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I have vague memories of watching Star Trek (both the original series and the next generation or TNG) as a kid, mostly dominated by the quirky personas of Spock and Data. Watching Star Trek TNG on Netflix is, in a way, a walk down a memory lane where the memories have sadly not withstood the test of time. It is like re-discovering something that one had not quite discovered properly in the first place. And yet, even if I had watched it back then with the full force of my attention, I would have still missed the profound philosophical undertones of this wonderful series.

The year is 2364. The Enterprise, a Starfleet ship of a United Federation of Planets, is on its mission of deep space exploration, commandeered by Captain Jean-Luc Picard and his team that, notably, includes Data (an android), Deanna Troi (a betazoid who has telepathic abilities), and Worf (a Klingon). In the course of their voyages, one gets glimpses of different species inhabiting distant planets – each with their peculiar customs and beliefs, varying levels of technological advancement, and with names like the Ligonians, the Edo, and the Ferengi. Through the physical and moral challenges that Jean-Luc and his team face, one gets a sense of their ethos. There are references to the troubled history of war and violence as also capitalism out of which humans had evolved, to having stopped enslaving and killing animals for consumption, to the Prime Directive of not interfering with alien civilizations. The technological advances – of warp speed that allows travel faster than the speed of light, of teleportation, AI (as portrayed by the persona of Data), and space travel to distant galaxies  – are likely to be the stuff of fantasy for many years to come until we realize it, if we do. The portrayal of this distant future fills the gap in one’s imagination of what the world might look like 300 years from now. What separates the world of Star Trek from us is not merely time or the technological advancement, but also the ideology that looks back at the time we now inhabit for all that it is not. There is no nostalgia for the past, merely a sense of relief at having evolved out of it.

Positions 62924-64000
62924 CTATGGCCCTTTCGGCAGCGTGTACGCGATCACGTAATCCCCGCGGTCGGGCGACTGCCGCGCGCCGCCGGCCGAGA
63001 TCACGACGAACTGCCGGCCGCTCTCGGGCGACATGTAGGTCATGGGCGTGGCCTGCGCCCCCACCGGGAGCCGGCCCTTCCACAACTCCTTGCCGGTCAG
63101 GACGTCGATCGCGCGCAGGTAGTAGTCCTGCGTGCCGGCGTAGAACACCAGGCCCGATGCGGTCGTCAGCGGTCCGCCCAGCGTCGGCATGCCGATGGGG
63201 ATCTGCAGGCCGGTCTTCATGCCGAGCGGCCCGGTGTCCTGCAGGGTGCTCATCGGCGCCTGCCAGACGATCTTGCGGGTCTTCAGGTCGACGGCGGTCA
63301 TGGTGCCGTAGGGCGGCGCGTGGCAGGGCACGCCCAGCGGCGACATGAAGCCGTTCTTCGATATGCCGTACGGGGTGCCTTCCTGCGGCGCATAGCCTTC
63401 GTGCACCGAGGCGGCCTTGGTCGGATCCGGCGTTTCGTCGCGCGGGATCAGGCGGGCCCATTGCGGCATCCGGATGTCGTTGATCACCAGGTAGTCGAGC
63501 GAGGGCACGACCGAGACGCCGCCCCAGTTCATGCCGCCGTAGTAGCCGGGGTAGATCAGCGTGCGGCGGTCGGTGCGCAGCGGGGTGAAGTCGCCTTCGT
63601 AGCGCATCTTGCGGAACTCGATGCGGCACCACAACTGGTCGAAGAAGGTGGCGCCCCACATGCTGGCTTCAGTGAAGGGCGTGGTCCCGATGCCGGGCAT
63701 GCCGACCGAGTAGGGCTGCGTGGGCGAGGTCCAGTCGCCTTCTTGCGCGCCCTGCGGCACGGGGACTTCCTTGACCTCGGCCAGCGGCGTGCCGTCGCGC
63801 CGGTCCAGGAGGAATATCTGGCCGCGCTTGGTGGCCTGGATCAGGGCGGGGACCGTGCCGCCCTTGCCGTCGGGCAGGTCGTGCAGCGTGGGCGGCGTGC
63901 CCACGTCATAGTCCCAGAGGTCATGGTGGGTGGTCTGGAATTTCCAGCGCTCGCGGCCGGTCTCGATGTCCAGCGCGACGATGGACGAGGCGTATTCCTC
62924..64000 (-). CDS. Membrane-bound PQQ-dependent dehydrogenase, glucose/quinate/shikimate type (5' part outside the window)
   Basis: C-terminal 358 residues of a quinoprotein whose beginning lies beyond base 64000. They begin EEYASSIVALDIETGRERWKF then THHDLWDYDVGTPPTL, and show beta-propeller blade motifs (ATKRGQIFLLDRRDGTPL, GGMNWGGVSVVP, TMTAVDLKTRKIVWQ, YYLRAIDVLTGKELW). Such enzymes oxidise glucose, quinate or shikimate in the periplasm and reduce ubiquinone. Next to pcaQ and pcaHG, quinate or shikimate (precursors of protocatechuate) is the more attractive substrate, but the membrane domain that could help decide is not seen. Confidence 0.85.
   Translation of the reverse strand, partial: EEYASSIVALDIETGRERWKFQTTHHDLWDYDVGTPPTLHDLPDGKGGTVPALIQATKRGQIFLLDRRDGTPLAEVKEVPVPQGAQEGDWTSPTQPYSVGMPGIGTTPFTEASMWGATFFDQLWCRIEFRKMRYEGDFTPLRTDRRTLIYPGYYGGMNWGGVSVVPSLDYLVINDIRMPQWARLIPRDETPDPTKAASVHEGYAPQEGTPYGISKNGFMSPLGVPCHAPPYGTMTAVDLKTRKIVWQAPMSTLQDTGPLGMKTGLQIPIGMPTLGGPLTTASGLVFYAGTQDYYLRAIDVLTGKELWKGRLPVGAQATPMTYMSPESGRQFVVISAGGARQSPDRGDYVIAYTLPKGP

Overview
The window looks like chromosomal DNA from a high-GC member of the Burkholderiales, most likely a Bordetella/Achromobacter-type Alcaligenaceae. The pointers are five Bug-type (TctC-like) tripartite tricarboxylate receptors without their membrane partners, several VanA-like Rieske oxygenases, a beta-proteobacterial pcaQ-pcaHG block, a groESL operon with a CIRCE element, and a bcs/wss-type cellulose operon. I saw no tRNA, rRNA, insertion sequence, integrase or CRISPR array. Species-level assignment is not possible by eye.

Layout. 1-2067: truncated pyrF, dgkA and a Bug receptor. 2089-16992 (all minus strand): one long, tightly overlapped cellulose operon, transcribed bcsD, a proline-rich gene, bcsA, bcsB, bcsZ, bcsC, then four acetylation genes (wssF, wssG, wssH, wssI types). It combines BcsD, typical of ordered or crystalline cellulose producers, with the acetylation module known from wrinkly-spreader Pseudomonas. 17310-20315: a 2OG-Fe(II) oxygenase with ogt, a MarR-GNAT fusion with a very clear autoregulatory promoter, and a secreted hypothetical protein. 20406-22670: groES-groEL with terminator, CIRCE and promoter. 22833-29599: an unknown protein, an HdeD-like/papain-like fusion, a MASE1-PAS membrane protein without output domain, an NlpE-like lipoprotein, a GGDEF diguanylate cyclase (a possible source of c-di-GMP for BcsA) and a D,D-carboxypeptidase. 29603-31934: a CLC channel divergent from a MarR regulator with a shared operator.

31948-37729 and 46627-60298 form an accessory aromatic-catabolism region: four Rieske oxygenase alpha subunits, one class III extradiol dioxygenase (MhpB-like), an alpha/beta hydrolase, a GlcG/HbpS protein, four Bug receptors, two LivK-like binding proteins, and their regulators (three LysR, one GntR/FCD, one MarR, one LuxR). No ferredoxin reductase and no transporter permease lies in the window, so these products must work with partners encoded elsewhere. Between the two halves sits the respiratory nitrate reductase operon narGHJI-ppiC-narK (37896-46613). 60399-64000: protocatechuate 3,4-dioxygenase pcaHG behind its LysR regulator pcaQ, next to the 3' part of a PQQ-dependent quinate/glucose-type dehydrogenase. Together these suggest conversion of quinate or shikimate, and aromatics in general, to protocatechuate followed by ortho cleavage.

Fictional futures of the kind portrayed in Star Trek provide us with an idealized view of the future – one of space explorers that, much like the seafarers during the Age of Discovery, explore the far reaches of the galaxy but with a reformed ethos – to learn and understand and not interfere. An alternate view of the future may have humanity snuff itself out of existence or atrophy away on a desolate planet. It is the burden of every age to determine where this trajectory is headed, for the path to the future goes through us.

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